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Reproduce Almost Anything : Product Review:

One of the biggest challenges for inventors is the fabrication of parts to actually create your invention. Faced with the prospect of presenting my product at the 2005 Staples Invention Quest finals, and wanting to have at least some semblance of a prototype, I spent many hours whittling soft wood and carving high density foam, and discovered I would have been a great success if my product had been an indistinguishable lump.

Reproduce Almost AnythingReproduce Almost AnythingSo it was with great interest that I picked up "Reproduce Almost Anything With Silicone Mold Making" , a video/workbook combo available from many online retailers. The promise of the title alone was enough to make me think it might be of interest to even the most casual inventor, modelmaker, DIY nut or Mythbusters wanna-be. Turned out I was right.

What you get between the video and the workbook is a very quick primer on the craft of silicone mold-making and a walkthrough of a sample project from original piece to fabricated duplicate. In fact, the primer is almost too quick, with some basic concepts glossed over. But if you're willing to be patient, you can easily learn more than you ever thought you would about DIY fabrication. Like any other pursuit involving potentially harmful chemicals, it's probably worth the extra time.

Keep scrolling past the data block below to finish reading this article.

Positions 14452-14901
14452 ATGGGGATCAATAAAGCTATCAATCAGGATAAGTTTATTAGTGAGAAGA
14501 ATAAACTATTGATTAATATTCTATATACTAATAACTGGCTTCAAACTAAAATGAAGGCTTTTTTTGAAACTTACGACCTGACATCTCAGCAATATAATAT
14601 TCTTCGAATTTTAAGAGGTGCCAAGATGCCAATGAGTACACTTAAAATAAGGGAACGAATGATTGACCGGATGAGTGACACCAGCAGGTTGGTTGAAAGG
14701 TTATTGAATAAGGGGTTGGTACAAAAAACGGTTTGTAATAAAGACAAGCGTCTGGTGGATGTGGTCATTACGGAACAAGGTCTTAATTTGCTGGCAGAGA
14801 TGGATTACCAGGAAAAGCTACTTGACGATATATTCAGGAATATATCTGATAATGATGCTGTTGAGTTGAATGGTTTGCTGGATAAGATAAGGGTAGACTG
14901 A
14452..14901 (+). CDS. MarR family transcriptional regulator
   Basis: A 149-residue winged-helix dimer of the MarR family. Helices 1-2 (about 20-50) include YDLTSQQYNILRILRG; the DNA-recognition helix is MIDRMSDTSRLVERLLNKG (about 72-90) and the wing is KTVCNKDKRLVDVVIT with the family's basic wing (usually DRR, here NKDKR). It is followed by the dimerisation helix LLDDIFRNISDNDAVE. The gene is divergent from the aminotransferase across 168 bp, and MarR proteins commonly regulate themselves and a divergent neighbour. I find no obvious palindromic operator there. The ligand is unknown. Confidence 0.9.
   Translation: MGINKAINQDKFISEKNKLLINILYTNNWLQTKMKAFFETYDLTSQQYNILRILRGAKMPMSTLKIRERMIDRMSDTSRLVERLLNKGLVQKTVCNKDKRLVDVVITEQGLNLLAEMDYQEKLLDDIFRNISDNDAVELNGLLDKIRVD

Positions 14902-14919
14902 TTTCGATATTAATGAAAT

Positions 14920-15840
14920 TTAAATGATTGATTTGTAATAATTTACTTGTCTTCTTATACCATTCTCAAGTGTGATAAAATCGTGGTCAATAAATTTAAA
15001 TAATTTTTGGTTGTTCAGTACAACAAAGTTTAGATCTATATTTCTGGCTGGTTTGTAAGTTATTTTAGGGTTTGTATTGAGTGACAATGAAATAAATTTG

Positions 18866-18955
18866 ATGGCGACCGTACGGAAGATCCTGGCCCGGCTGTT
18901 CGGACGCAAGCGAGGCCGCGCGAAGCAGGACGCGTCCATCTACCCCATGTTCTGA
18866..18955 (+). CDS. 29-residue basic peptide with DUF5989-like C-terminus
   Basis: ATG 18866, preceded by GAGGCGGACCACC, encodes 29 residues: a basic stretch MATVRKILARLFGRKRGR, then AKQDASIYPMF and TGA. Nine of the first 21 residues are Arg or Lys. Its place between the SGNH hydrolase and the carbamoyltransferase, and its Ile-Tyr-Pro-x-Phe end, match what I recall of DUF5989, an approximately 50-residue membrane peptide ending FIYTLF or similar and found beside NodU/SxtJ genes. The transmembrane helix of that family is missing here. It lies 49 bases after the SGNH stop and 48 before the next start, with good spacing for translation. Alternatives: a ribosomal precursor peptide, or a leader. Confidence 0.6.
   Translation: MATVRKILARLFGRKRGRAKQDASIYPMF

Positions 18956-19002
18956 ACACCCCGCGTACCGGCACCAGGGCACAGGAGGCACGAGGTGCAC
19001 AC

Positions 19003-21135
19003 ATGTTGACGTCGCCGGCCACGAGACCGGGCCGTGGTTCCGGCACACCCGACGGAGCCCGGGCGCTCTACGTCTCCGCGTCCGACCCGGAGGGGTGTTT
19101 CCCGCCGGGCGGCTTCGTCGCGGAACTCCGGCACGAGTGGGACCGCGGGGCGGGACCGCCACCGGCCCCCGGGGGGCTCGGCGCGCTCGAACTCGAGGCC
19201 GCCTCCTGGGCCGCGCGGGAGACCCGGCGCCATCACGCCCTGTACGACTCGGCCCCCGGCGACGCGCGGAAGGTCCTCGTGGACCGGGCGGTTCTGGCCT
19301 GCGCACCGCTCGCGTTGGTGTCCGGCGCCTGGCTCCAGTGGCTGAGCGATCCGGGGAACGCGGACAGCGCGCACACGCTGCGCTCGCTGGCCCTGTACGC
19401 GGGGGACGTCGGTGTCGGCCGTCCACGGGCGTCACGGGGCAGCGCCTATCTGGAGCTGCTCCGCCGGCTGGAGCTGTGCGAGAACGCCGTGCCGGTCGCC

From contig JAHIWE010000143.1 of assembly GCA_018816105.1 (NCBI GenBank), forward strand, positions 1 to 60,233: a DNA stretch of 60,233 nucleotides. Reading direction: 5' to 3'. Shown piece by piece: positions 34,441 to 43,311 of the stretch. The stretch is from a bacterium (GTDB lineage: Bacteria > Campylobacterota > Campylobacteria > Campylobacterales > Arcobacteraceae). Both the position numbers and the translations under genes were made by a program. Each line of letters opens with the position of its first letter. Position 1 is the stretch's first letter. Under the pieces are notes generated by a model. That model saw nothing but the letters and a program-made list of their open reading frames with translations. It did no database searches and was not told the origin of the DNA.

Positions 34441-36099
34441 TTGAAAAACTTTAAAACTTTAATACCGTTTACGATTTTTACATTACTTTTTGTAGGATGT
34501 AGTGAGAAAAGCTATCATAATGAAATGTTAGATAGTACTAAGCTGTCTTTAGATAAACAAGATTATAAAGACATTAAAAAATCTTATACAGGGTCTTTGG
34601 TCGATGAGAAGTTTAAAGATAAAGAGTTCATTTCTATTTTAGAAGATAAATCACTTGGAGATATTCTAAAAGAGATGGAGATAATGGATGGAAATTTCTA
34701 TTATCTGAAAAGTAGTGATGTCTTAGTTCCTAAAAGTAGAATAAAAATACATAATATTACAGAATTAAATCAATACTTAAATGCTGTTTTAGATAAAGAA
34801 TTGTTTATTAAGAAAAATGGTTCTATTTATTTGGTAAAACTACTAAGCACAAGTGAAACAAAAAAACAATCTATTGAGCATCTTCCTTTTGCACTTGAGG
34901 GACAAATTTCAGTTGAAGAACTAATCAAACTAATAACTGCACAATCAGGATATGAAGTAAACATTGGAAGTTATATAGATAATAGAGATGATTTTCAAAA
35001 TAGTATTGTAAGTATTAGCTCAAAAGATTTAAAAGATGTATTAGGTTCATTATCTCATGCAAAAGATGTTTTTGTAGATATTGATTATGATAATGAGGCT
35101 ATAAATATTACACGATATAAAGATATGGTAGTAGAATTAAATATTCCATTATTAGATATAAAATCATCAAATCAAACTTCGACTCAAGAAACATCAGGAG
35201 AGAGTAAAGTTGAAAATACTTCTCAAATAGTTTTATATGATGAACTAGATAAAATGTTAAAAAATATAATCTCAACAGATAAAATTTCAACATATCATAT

It's important to note that the video and workbook of Reproduce Almost Anything are complementary. The video often refers you back to the workbook for additional details, and the walkthrough in the workbook is meaningless without the video demonstration. The workbook also contains a Source List of all of the different chemicals and supplies you'll need to create your own mold, and then fabricate a piece of...whatever it is you're making. A quick visit to some of the websites listed reveals enough additional information and instructions to get you started quickly.

By far, the biggest surprise to me was how straightforward the whole process is. Aside from the silicone and plastic chemicals, most of the supplies can be picked up at a local craft store pretty inexpensively. Depending on how much of the molding and pouring chemicals you need, plan on at least $100 for those. The host of the video, Ben Ridge, walks through the process very deliberately, and in no time he'll have you wondering what it is around your house that you want to reproduce.

It is important to note that, as the title suggests, this kit on Reproduce Almost Anything only deals with the process of reproducing an existing object, NOT creating one from scratch. However, several of the resources contained in the workbook have additional info and supplies for creating an original piece that you can use to create your mold. No more whittling!

The video was made in 2000, so you'll need to double-check if certain supplies are still available, or if potentially newer and better ones exist. But the bottom line is that if custom fabrication is the missing piece of your inventing or creating process, this is the video to get you started...it's easier than you think!

Tim Whitney
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